Steve Zind

Senior Reporter & Special Projects Producer

Steve has been with VPR since 1994, first serving as host of VPR’s public affairs program and then as a reporter, based in Central Vermont. Many VPR listeners recognize Steve for his special reports from Iran, providing a glimpse of this country that is usually hidden from the rest of the world. Prior to working with VPR, Steve served as program director for WNCS for 17 years, and also worked as news director for WCVR in Randolph. A graduate of Northern Arizona University, Steve also worked for stations in Phoenix and Tucson before moving to Vermont in 1972. Steve has been honored multiple times with national and regional Edward R. Murrow Awards for his VPR reporting, including a 2011 win for best documentary for his report, Afghanistan's Other War.

Ways to Connect

The Vermont E-911 Board says it will take a few days to confirm what caused a failure that prevented 44 calls from getting through Wednesday.

Steve Zind / VPR file

Four months after a plan for a major development at the I-89 exit in Randolph was withdrawn, the future of the property remains up in the air.

Steve Zind / VPR

Let’s face it, whether we’re repairing cars or writing news stories, little of the work we do will be remembered years from now.

But that’s not the case for one Vermonter.

Vermont Gas Systems says the estimated cost of its controversial pipeline is going up nearly $12 million.

The company says based on a number of factors, estimated costs will rise to a total of more than $165 million.

The latest estimate is nearly double the original price tag of the pipeline to Middlebury.

Vermont Gas blames the lion’s share of the increase on construction costs, specifically the need to do more drilling and blasting than anticipated.

The president of Vermont Technical College is stepping down to head up the Vermont Community Foundation. 

Dan Smith has been VTC president since 2014.

ACLU-VT

James Lyall, a staff attorney with the American Civil Liberties Union in Arizona, has been named the new executive director of the ACLU of Vermont.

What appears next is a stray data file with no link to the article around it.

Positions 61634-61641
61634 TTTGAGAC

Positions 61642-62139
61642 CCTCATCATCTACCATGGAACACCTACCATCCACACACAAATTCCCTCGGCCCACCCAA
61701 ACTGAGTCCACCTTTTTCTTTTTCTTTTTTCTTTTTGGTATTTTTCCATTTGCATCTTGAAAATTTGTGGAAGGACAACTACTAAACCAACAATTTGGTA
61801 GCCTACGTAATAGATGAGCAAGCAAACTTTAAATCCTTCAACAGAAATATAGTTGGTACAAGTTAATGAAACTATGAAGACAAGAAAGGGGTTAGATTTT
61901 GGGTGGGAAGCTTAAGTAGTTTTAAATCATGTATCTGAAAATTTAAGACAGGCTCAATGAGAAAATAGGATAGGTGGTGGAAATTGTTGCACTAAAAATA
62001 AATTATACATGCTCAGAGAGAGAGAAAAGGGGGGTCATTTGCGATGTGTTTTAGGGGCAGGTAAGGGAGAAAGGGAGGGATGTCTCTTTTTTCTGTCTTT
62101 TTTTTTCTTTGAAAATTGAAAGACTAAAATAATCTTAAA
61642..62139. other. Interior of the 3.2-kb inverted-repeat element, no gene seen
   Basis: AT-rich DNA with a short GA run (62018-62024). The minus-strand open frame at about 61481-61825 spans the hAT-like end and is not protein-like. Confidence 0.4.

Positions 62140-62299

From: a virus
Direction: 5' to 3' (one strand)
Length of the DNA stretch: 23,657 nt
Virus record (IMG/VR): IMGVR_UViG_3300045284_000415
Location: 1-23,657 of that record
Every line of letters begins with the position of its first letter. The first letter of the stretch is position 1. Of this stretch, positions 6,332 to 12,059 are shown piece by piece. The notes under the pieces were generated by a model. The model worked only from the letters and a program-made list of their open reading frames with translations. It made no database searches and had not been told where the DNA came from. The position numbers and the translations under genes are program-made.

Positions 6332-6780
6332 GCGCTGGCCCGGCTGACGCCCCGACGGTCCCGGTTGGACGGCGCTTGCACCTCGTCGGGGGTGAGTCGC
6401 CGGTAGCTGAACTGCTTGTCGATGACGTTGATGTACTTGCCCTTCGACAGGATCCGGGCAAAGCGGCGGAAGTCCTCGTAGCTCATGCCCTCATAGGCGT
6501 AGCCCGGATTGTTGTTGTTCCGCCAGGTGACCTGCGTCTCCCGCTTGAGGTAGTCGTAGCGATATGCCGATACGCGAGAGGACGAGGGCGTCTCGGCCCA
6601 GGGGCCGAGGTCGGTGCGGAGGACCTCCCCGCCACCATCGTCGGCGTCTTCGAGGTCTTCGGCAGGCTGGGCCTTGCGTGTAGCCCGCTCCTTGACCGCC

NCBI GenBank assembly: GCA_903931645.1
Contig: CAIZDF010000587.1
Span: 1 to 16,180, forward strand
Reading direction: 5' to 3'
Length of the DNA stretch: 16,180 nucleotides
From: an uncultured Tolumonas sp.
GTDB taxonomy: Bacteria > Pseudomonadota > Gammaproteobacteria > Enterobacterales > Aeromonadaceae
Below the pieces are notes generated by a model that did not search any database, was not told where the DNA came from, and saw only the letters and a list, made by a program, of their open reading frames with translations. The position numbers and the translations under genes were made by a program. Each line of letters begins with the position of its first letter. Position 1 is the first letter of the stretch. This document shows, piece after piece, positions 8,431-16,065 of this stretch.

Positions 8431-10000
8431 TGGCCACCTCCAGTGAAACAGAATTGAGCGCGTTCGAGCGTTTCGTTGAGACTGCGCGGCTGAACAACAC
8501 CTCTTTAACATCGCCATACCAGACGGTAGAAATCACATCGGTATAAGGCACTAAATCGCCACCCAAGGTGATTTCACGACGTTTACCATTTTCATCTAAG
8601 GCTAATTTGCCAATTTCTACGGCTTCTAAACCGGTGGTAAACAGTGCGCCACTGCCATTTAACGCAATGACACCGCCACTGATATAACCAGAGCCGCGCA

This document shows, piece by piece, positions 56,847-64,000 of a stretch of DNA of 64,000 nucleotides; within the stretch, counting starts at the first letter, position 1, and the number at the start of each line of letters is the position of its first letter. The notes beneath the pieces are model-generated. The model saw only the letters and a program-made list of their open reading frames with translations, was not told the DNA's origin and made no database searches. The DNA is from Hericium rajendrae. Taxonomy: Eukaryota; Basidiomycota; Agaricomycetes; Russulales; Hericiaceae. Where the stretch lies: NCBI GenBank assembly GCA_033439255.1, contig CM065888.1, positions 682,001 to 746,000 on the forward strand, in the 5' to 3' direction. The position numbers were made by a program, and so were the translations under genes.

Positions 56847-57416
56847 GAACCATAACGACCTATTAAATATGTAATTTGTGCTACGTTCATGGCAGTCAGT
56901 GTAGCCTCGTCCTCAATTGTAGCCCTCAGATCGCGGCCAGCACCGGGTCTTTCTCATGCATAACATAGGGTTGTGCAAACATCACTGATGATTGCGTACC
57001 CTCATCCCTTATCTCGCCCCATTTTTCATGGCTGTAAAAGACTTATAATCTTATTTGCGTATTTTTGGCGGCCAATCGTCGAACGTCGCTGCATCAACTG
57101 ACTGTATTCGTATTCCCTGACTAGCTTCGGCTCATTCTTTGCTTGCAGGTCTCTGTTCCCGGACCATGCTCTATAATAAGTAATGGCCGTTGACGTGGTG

Redjar / Flickr

Beginning July 1, Vermont law enforcement agencies will operate under a new bias-free policing policy. Those involved in writing it say it represents a step forward in the effort to reduce ethnic and racial bias in policing.

Phelan M. Ebenhack / AP

The Pride Center of Vermont is organizing a Monday vigil in Burlington response to the mass shootings at a gay nightclub early Sunday morning in Orlando, Florida. Vermonters are also planning vigils in Montpelier Monday evening and in Middlebury on Tuesday.

Update 6:40 p.m.

Bernie Sanders has reiterated his plan to keep his campaign going until the Democratic convention, while also acknowledging Hillary Clinton's delegate advantage.

A Burlington beach has been closed due to a chemical spill. According to the Agency of Natural Resources, a fire-suppressing foam was discharged into a brook a short distance from Lake Champlain near Blanchard Beach at Oakledge Park.

GlobalFoundries has won a contract to produce computer chips for the defense department at two plants it acquired last year from IBM.

Steve Zind / VPR

Keurig Green Mountain is laying off 108 Vermont workers in the wake of a decision to discontinue its cold beverage system.

Noah Berger / AP

The Associated Press has declared Hillary Clinton is the “presumptive” Democratic party nominee after reaching the delegate threshold necessary to secure her party’s nomination.

But, because the AP count includes hundreds of superdelegates, some of whom could change their minds before voting at next month’s convention, the campaign of Sen. Bernie Sanders is calling the AP report a “rush to judgment.”

Taylor Dobbs / VPR file

When Burlington College closed last month, students got the impression that the transition to another college would be smooth, and their tuition might be the same. They’re now finding it's more complicated than that.

Angela Evancie / VPR

For 14 years, an annual conference in Vermont has focused on employee-owned businesses. Organizers say this year’s conference, held this week at Champlain College in Burlington, was the best attended yet. They say it’s one sign of growing interest in employee-owned business models.

A federal agency says a wireless internet system funded by taxpayers is operating as it should, but says it can’t independently verify the coverage area.

Steve Zind / VPR

Utah engineer David Hall has been buying hundreds of acres of land in the central Vermont towns of Sharon, Royalton, Tunbridge and Strafford where someday he hopes to build a high-tech community of 20,000 people.

Hall says his project, which he calls NewVistas, is still many years off, but some of the building blocks are being assembled at the NewVistas Foundation headquarters on the outskirts of Provo, Utah.    

Steve Zind / VPR

A five-and-a-half year study of Vermont State Police has found disparities in traffic stops that officials say point to racial bias.

The build-out of a fiber-optic broadband network in central Vermont should be greatly expedited by $9 million in long-term financing.

A tech firm with roots in Vermont has raised $12.9 in venture capital that will help create new jobs at its Burlington office.

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